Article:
The Prelude or, Growth of a Poet's Mind; An Autobiographical Poem is an autobiographical poem in blank verse by the English poet William Wordsworth. Intended as the introduction to the more philosophical poem The Recluse, which Wordsworth never finished, The Prelude is an extremely personal work and reveals many details of Wordsworth's life.

I Wandered Lonely as a Cloud poem

"I Wandered Lonely as a Cloud" is a lyric poem by William Wordsworth. It is Wordsworth's most famous work.

<i>Lyrical Ballads</i> poetry collection by Coleridge and Wordsworth

Lyrical Ballads, with a Few Other Poems is a collection of poems by William Wordsworth and Samuel Taylor Coleridge, first published in 1798 and generally considered to have marked the beginning of the English Romantic movement in literature. The immediate effect on critics was modest, but it became and remains a landmark, changing the course of English literature and poetry.

<i>Lines Written a Few Miles above Tintern Abbey</i> poem written by William Wordsworth

Lines Written a Few Miles above Tintern Abbey is a poem by William Wordsworth. The title, Lines Writtena Few Miles above Tintern Abbey, on Revisiting the Banks of the Wye during a Tour, July 13, 1798, is often abbreviated simply to Tintern Abbey, although that building does not appear within the poem. It was written by Wordsworth after a walking tour with his sister in this section of the Welsh Borders. The description of his encounters with the countryside on the banks of the River Wye grows into an outline of his general philosophy. There has been considerable debate about why evidence of the human presence in the landscape has been downplayed and in what way the poem fits within the 18th-century loco-descriptive genre.

Nationality words link to articles with information on the nation's poetry or literature.

Nationality words link to articles with information on the nation's poetry or literature.

Nationality words link to articles with information on the nation's poetry or literature.

Ode: Intimations of Immortality poem

"Ode: Intimations of Immortality from Recollections of Early Childhood" is a poem by William Wordsworth, completed in 1804 and published in Poems, in Two Volumes (1807). The poem was completed in two parts, with the first four stanzas written among a series of poems composed in 1802 about childhood. The first part of the poem was completed on 27 March 1802 and a copy was provided to Wordsworth's friend and fellow poet, Samuel Taylor Coleridge, who responded with his own poem, "Dejection: An Ode", in April. The fourth stanza of the ode ends with a question, and Wordsworth was finally able to answer it with seven additional stanzas completed in early 1804. It was first printed as "Ode" in 1807, and it was not until 1815 that it was edited and reworked to the version that is currently known, "Ode: Intimations of Immortality".

  1. The poem is an irregular Pindaric ode in 11 stanzas that combines aspects of Coleridge's Conversation poems, the religious sentiments of the Bible and the works of Saint Augustine, and aspects of the elegiac and apocalyptic traditions. It is split into three movements: the first four stanzas discuss death, and the loss of youth and innocence; the second four stanzas describes how age causes man to lose sight of the divine, and the final three stanzas express hope that the memory of the divine allow us to sympathise with our fellow man. The poem relies on the concept of pre-existence, the idea that the soul existed before the body, to connect children with the ability to witness the divine within nature. As children mature, they become more worldly and lose this divine vision, and the ode reveals Wordsworth's understanding of psychological development that is also found in his poems The Prelude and Tintern Abbey. Wordsworth's praise of the child as the "best philosopher" was criticised by Coleridge and became the source of later critical discussion.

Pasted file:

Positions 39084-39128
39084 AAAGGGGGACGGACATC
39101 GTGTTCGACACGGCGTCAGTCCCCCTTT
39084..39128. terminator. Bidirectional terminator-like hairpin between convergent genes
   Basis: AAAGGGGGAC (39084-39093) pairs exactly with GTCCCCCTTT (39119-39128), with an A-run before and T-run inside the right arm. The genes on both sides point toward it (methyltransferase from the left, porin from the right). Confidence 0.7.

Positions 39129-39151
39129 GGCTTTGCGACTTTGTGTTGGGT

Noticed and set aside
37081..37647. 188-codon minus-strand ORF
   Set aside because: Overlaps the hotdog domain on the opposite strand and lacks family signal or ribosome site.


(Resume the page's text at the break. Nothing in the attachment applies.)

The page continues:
She dwelt among the untrodden ways poem

"She Dwelt Among the Untrodden Ways" is a three-stanza poem written by the English Romantic poet William Wordsworth in 1798 when he was 28 years old. The verse was first printed in Lyrical Ballads, 1800, a volume of Wordsworth's and Samuel Taylor Coleridge's poems that marked a climacteric in the English Romantic movement. The poem is the best known of Wordsworth's series of five works which comprise his "Lucy" series, and was a favorite amongst early readers. It was composed both as a meditation on his own feelings of loneliness and loss, and as an ode to the beauty and dignity of an idealized woman who lived unnoticed by all others except by the poet himself. The title line implies Lucy lived unknown and remote, both physically and intellectually. The poet's subject's isolated sensitivity expresses a characteristic aspect of Romantic expectations of the human, and especially of the poet's, condition.

The Lucy poems poem written by William Wordsworth

The Lucy poems are a series of five poems composed by the English Romantic poet William Wordsworth (1770–1850) between 1798 and 1801. All but one were first published during 1800 in the second edition of Lyrical Ballads, a collaboration between Wordsworth and Samuel Taylor Coleridge that was both Wordsworth's first major publication and a milestone in the early English Romantic movement. In the series, Wordsworth sought to write unaffected English verse infused with abstract ideals of beauty, nature, love, longing and death.

William Wordsworth was an English Romantic poet who, with Samuel Taylor Coleridge, helped launch the Romantic Age in English literature with their 1798 joint publication, Lyrical Ballads. His early years were dominated by his experience of the countryside around the Lake District and the English moors. Dorothy Wordsworth, his sister, served as his early companion until their mother's death and their separation when he was sent to school.

"We are Seven" is a poem written by William Wordsworth and published in his Lyrical Ballads. It describes a discussion between an adult poetic speaker and a "little cottage girl" about the number of brothers and sisters who dwell with her. The poem turns on the question of whether to account two dead siblings as part of the family.